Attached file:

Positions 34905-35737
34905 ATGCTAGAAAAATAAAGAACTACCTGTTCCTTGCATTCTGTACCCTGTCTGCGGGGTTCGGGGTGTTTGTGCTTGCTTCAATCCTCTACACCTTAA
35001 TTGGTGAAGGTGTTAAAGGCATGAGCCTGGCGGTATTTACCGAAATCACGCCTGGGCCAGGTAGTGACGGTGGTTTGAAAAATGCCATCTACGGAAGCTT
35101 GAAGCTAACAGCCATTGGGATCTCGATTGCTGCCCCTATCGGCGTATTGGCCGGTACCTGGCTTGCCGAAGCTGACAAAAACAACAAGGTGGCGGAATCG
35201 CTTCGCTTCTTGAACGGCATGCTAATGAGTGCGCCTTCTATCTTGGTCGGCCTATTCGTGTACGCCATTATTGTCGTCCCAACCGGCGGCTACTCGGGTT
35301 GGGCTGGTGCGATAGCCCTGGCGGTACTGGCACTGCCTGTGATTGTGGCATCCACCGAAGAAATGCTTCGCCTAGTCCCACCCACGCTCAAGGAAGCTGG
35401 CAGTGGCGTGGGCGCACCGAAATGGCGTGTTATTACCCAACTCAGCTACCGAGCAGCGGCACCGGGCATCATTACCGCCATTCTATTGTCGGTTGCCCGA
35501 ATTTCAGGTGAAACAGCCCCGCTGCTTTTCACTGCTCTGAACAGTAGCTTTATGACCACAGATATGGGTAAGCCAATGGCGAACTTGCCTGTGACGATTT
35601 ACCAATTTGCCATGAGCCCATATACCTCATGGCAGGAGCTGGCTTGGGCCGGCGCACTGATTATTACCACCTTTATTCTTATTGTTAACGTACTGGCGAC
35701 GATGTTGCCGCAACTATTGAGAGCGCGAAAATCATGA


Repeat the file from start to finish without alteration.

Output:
Positions 34905-35737
34905 ATGCTAGAAAAATAAAGAACTACCTGTTCCTTGCATTCTGTACCCTGTCTGCGGGGTTCGGGGTGTTTGTGCTTGCTTCAATCCTCTACACCTTAA
35001 TTGGTGAAGGTGTTAAAGGCATGAGCCTGGCGGTATTTACCGAAATCACGCCTGGGCCAGGTAGTGACGGTGGTTTGAAAAATGCCATCTACGGAAGCTT
35101 GAAGCTAACAGCCATTGGGATCTCGATTGCTGCCCCTATCGGCGTATTGGCCGGTACCTGGCTTGCCGAAGCTGACAAAAACAACAAGGTGGCGGAATCG
35201 CTTCGCTTCTTGAACGGCATGCTAATGAGTGCGCCTTCTATCTTGGTCGGCCTATTCGTGTACGCCATTATTGTCGTCCCAACCGGCGGCTACTCGGGTT
35301 GGGCTGGTGCGATAGCCCTGGCGGTACTGGCACTGCCTGTGATTGTGGCATCCACCGAAGAAATGCTTCGCCTAGTCCCACCCACGCTCAAGGAAGCTGG
35401 CAGTGGCGTGGGCGCACCGAAATGGCGTGTTATTACCCAACTCAGCTACCGAGCAGCGGCACCGGGCATCATTACCGCCATTCTATTGTCGGTTGCCCGA
35501 ATTTCAGGTGAAACAGCCCCGCTGCTTTTCACTGCTCTGAACAGTAGCTTTATGACCACAGATATGGGTAAGCCAATGGCGAACTTGCCTGTGACGATTT
35601 ACCAATTTGCCATGAGCCCATATACCTCATGGCAGGAGCTGGCTTGGGCCGGCGCACTGATTATTACCACCTTTATTCTTATTGTTAACGTACTGGCGAC
35701 GATGTTGCCGCAACTATTGAGAGCGCGAAAATCATGA